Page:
Safety’s Impact on Physical Activity in Brazil
We often hear parents complain that their kids spend too much time on the internet or they are too lazy to play outside. But, in Brazil, it’s not lack of desire among kids to be active, there is a far more serious reason why physical activity is a challenge — safety.
As part of our GHLI fellowship this summer, we spend time in Brazil observing the Agita São Paulo program — designed to prevent childhood obesity through physical activity. During our first week in Brazil, we visited the island of Ilhabela to learn about efforts in both elementary and middle schools to help kids be more active.
We met with representatives from the Secretary of Education and learned about the very real barriers to physical activity facing children on the island. For example, even though they’re surrounded by water, the majority of children and their parents on the island do not know how to swim. Parents worry about violent crime, causing them to keep their children indoors most hours that they are not in school. And, so the only real safe space students have to exercise is within the schools. This leads many children to spend their free time playing video games or watching television and being sedentary instead of playing sports outside with their peers. Students are typically only in school for half of the day, leaving many hours of unscheduled time, which is why the development of active after-school programs is crucial.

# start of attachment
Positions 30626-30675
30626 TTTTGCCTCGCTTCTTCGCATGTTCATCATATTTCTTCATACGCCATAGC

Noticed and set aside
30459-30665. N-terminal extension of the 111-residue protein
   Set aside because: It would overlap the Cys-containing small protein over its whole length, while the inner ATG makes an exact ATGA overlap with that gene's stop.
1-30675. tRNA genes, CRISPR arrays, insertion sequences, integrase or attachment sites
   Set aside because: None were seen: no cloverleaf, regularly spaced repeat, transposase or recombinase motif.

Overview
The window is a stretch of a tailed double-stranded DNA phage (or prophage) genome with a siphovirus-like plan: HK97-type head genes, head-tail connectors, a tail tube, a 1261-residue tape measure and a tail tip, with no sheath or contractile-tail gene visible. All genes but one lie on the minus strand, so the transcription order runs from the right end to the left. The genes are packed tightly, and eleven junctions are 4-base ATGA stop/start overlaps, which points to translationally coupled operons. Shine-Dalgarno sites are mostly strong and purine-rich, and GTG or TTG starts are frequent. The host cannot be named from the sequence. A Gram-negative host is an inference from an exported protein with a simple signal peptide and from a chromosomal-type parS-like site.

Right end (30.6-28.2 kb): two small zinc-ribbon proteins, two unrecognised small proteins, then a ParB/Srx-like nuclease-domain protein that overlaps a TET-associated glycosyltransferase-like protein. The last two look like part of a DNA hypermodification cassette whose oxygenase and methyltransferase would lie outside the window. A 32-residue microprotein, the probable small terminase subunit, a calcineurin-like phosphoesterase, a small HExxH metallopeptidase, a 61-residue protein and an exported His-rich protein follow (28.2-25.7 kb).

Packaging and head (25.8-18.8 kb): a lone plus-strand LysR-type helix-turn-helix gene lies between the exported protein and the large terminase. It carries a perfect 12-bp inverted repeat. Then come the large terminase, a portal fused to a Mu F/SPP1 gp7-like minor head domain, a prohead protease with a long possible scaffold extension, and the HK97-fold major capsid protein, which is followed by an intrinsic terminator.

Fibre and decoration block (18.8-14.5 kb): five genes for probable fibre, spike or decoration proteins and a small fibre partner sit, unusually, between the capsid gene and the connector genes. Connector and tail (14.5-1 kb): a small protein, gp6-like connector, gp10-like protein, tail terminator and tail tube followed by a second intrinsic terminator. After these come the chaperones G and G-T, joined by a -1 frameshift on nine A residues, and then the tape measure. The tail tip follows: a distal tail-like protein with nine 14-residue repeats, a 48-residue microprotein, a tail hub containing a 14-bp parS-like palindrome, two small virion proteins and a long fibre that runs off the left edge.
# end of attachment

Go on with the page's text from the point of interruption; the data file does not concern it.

Given these barriers to physical activity, Ilhabela has made strides to provide outlets for physical activity in schools. For instance, the schools we visited had recently built an athletic facility, which included a basketball court and a pool. Our visit to the schools gave us a much clearer picture of the physical activity environment theses kids can access and helped us develop recommendations for Agita’s future programs. Maybe more importantly, we observed how a community bands together to tackle a major problem for its children.